With the rise of telework, recordkeeping policy needs to be expanded to cover the proper care of paper records that an employee may have at home. This means that the county should require the employee to properly store paper records in a temporary and secure location within their homes; and that they should not be taking those paper records to other locations, like the local coffee shop. (Though social distancing requirements of the pandemic are helping cut down on taking paper records anywhere!)

It also means that the digital records being created outside the official county walls should only be transferred to county-approved digital locations. Employees should be trained on the proper locations. Personal email accounts, USB drives or unauthorized cloud service should not be used to store such records.


The opportunities for technology innovation with records are numerous. Here are just a few:

  • Digitize existing file cabinets using a document imaging solution and get rid of the file cabinets! We don’t need those huge file cabinets or carousels (like in the elections department) anymore! Opportunities are there to repurpose or reclaim needed space and restructure to accommodate the new normal guidelines for social distancing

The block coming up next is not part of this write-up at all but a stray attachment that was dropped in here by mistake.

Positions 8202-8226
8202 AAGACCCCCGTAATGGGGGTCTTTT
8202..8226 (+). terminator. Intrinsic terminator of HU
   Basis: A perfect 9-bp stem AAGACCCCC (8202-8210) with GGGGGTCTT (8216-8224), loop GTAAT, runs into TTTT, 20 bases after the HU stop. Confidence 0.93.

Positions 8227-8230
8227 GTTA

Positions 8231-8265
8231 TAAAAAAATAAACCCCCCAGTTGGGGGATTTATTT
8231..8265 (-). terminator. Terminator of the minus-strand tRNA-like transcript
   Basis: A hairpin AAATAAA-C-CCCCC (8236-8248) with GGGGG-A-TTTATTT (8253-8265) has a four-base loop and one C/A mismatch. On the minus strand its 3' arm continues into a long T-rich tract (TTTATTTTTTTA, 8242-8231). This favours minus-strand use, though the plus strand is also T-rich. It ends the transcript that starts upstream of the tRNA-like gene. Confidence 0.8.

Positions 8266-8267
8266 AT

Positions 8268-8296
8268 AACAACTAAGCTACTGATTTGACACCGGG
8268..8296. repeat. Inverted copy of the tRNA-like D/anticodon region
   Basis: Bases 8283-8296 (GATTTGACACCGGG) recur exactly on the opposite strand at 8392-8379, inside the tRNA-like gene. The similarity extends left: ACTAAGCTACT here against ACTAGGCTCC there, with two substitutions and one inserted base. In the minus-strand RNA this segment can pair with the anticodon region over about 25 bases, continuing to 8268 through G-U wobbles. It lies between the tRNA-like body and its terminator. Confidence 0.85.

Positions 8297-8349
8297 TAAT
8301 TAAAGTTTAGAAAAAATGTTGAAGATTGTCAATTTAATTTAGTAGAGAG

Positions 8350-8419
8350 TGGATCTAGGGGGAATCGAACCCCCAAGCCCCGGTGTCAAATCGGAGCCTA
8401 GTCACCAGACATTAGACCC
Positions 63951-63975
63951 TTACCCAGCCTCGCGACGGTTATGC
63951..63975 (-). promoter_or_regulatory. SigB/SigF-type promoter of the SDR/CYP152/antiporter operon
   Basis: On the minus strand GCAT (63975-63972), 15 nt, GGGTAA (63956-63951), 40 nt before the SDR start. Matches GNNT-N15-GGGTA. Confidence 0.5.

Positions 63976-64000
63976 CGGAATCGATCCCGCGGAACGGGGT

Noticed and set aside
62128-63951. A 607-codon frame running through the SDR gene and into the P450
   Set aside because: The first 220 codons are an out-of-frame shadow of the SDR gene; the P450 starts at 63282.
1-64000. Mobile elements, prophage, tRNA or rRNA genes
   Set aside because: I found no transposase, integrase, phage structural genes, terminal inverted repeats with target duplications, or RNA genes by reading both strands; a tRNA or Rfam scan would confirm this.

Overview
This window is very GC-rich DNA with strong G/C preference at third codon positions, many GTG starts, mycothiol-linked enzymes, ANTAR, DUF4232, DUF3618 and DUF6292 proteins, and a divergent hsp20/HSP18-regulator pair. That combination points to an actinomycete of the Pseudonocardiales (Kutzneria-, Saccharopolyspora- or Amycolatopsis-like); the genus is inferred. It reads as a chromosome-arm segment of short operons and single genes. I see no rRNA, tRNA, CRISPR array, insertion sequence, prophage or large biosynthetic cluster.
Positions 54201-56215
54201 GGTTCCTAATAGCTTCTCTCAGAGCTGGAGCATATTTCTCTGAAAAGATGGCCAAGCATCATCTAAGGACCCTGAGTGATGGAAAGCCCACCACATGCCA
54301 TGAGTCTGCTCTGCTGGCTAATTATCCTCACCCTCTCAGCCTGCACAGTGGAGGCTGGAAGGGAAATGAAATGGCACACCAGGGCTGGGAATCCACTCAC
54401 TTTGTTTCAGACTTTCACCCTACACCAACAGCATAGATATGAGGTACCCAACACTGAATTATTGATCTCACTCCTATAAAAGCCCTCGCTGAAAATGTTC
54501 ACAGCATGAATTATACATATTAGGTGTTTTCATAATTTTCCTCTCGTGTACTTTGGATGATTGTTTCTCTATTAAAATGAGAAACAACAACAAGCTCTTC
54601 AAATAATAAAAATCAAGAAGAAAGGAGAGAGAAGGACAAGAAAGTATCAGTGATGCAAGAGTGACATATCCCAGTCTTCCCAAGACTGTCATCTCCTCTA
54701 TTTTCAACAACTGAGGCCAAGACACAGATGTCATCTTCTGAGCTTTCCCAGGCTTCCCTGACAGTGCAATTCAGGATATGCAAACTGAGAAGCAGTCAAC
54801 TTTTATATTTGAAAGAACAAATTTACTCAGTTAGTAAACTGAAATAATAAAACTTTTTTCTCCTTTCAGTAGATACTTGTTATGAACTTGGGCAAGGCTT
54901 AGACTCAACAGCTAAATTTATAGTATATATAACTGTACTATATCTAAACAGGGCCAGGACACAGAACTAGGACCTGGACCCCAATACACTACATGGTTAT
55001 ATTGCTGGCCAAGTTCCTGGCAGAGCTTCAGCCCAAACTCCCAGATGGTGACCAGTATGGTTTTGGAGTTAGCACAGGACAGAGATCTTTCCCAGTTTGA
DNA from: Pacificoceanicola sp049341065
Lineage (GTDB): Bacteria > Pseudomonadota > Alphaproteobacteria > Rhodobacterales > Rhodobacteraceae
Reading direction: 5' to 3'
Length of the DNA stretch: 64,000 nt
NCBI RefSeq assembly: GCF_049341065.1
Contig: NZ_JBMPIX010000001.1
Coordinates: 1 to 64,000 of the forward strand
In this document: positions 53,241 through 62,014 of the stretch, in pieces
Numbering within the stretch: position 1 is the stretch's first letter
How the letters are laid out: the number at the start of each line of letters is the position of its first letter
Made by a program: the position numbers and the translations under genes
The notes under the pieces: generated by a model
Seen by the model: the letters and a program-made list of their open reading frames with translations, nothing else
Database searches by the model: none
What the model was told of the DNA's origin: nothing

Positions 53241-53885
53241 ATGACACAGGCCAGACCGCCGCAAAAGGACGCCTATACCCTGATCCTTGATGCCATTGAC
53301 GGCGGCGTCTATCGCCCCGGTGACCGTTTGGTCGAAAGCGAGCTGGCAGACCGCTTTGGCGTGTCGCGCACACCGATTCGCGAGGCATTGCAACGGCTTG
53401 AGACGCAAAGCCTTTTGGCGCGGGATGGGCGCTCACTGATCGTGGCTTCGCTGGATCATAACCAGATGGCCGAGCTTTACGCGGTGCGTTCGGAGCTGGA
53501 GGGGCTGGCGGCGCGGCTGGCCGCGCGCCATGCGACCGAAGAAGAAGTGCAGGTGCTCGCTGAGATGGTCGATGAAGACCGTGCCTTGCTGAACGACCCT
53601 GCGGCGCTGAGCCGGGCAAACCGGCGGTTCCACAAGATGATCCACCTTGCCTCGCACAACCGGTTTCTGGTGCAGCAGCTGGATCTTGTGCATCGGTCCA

• Transition employee administrative tasks, such as internal mileage reimbursement forms, to an online approval process

  • Greatly reduce the need for printing. While staff took laptops home in March, they weren't taking printers home. The need for printing and photocopying has declined for some counties by over 50% with remote working. And as employees return to the office, the reduction is still there  in some counties by the order of 40%. Employees are adapting to working with digital documents

  • Replace personal notebooks with something like OneNote

  • Replace paper forms with an automated solution that includes workflow and storage. Cloud and mobile app solutions are out there and being implemented by local government for citizen services such as wedding certificates and ceremonies, permitting, death certificates, restaurant inspections and case management

  • Use e-signature whenever possible. If real estate can do it, why can’t local government? A couple of years ago my sibling and I were involved in selling our father’s home to an individual who was temporarily working in another country. It was amazing how everything was transacted through e-document signatures. The only part that had to be conducted in person was the initial agreement where a notary signature was required, which each of us could do locally. County government has started using e-signatures for some documents, but the pandemic pushed us into a world where many more government transactions needed to occur virtually